Raising Thankful Children

You don’t have to be a mom for long to experience it. 

It’s the whiny voice in the grocery store.

It’s the tantrum at their own birthday party. 

It’s the moan of boredom in a room full of toys. 

Discontentment is at the heart of most of the bad attitudes we experience from our kids. Thankfulness is unnatural to them – and to us. It has to be learned and practiced. When we equip our kids with thankful hearts we give them tools for lifelong happiness.  Thankfulness brings peace (Colossians 3:15). It cures anxiety (Philippians 4:6). It is our protection against deadly foolishness (Romans 1:21). It is SO worth it.

Ironically one of the most important lessons we want to teach our kids is also one of the hardest ones to model. We carefully examine the example we set for our kids to show them honesty, kindness, and humility, but we think nothing of grumbling in front of them; rolling our eyes when things don’t go as planned; complaining about the house, our husbands, our workload. 

Unfortunately discontentment is extremely contagious. Think about how you feel after spending time with someone who complains all the time. You walk away deflated. The world loses a bit of it’s sheen. 

The good news is that thankfulness is also contagious. A dear friend of mine watched her baby granddaughter pass away at two months old. When I talked to her about it months later her eyes filled with tears and she said, “I am so thankful we had her in our lives. She will always be our precious blessing from God.” I want to follow this woman around. I want to soak up her thankfulness in spite of intense pain and disappointment. I want a thankfulness that stabilizes my heart in the good times and the bad times. And I desperately want that kind of thankfulness for my kids.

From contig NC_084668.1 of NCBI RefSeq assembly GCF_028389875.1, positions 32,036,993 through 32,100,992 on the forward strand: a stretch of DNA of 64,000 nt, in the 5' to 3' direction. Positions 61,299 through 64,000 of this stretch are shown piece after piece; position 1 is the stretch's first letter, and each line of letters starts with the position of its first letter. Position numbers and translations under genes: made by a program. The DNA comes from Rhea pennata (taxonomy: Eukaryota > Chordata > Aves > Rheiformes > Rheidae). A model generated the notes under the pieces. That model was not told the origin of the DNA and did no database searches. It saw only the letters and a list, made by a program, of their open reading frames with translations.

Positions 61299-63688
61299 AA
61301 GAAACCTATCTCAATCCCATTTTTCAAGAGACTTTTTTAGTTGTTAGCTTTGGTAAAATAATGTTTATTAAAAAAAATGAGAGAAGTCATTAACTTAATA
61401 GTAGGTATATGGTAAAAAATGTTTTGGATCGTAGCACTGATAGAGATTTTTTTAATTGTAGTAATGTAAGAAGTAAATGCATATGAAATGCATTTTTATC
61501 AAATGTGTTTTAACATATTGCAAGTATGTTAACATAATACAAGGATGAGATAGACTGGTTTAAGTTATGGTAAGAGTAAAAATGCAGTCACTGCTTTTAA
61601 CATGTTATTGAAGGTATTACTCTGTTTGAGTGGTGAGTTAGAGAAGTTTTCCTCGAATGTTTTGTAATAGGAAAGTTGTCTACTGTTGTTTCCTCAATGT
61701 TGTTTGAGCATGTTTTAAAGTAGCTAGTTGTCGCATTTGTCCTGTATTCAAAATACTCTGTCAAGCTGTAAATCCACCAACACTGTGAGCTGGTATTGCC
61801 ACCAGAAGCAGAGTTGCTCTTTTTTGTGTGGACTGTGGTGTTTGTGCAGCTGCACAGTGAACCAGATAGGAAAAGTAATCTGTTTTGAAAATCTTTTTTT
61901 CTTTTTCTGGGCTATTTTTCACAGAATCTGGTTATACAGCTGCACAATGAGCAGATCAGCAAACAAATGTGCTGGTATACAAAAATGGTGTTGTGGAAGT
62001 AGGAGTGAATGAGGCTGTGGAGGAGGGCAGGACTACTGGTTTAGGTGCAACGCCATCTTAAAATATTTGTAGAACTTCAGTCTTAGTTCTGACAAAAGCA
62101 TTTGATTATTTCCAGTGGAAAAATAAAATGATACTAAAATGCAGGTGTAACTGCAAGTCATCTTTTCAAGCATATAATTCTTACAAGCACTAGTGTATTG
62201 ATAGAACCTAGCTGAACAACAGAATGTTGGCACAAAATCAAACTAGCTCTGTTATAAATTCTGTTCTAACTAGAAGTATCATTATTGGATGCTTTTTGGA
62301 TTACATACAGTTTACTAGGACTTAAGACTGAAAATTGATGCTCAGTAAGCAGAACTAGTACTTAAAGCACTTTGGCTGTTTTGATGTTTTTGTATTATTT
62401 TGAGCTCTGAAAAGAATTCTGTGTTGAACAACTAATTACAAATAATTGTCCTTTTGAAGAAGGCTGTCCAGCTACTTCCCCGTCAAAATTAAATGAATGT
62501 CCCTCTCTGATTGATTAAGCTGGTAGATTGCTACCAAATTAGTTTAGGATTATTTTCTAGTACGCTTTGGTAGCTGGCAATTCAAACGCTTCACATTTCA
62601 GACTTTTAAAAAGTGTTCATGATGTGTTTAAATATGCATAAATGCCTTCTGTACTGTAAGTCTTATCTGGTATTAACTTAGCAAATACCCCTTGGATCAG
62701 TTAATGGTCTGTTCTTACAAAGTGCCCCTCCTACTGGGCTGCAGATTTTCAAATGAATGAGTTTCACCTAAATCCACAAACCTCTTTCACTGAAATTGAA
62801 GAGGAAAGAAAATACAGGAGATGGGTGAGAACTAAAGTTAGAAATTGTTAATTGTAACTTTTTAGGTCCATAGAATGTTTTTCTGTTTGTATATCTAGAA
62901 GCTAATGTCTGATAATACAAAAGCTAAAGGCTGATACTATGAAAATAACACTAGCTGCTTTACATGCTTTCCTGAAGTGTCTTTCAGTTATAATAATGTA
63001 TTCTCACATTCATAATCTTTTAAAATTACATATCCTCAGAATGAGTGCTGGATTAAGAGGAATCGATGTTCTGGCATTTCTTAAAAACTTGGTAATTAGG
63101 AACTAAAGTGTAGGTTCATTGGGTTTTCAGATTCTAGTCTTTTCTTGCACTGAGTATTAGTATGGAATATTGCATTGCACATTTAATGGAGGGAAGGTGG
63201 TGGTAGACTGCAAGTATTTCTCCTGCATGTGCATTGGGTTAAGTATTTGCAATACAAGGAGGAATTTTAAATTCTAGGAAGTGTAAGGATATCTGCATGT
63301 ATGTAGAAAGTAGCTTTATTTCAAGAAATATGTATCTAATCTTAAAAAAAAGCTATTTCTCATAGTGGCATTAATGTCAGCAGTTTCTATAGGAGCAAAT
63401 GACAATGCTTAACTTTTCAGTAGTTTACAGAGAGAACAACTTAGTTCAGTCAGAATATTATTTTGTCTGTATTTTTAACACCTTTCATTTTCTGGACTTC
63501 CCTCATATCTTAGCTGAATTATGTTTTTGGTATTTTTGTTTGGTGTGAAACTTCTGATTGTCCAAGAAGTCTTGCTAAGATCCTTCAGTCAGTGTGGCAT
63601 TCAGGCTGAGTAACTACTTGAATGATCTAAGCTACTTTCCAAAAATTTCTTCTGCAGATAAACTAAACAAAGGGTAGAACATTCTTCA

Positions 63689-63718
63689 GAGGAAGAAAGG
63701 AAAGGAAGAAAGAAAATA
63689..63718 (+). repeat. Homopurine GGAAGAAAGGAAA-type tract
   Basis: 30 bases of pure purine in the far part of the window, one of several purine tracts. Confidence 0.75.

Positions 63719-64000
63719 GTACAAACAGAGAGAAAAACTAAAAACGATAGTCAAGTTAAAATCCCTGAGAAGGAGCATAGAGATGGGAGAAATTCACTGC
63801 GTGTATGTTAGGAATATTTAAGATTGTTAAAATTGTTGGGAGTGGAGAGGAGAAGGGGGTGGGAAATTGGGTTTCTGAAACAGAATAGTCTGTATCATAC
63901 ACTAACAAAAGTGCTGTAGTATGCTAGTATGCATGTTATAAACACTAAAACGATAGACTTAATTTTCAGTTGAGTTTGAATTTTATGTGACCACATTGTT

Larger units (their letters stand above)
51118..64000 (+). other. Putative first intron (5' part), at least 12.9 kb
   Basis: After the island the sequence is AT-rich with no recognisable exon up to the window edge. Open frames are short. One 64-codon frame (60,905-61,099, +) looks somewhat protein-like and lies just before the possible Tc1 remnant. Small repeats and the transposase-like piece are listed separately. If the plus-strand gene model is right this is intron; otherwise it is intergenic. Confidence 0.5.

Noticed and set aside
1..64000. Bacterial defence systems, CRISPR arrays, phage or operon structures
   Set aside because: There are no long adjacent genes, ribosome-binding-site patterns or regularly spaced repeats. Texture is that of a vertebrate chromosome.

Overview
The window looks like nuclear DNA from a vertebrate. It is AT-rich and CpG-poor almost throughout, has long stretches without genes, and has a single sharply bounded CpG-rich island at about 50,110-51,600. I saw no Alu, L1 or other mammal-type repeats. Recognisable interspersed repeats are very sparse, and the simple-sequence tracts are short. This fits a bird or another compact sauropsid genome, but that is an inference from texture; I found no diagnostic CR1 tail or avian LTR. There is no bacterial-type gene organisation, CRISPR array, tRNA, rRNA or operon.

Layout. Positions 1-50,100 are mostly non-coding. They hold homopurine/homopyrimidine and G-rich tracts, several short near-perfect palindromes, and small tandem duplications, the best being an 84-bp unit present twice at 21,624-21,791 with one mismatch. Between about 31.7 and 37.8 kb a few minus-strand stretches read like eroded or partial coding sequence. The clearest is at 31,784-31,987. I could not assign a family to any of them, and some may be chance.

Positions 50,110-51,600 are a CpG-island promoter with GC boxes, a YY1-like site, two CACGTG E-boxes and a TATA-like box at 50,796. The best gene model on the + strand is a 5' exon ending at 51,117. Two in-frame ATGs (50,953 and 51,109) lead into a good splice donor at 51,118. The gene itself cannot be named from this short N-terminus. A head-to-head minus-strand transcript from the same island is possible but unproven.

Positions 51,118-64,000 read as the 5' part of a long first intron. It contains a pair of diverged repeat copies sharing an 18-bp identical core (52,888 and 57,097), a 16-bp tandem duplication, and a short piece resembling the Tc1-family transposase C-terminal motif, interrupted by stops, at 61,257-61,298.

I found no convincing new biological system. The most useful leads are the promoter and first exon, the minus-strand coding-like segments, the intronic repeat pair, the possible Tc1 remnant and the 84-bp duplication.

I realized from this special friend that thankfulness isn’t just trying to be happy when you should be miserable. It means being content with God’s providence in your life. It’s accepting God’s sovereignty and resting in His control. It means drawing joy purely from the fact that you are right with God in Christ no matter what your current circumstances are.  

So how can we break thankfulness down into practical applications for our kids? It goes far beyond simply saying, “Thank you.” Here are six steps towards raising a thankful child:

1. Accept imperfection. Be okay with less than what you expected. My three-year-old is a perfectionist. Recently he was eating an apple slice and it broke in half. To him it was utterly inedible at that point. He totally flipped out. Rather than give him a new one we took the opportunity to explain to him that things don’t have to be perfect to be enjoyable. He looked down at his pitiful apple slice and tried to see what we saw. He managed to muddle through and eat it, although not very enthusiastically.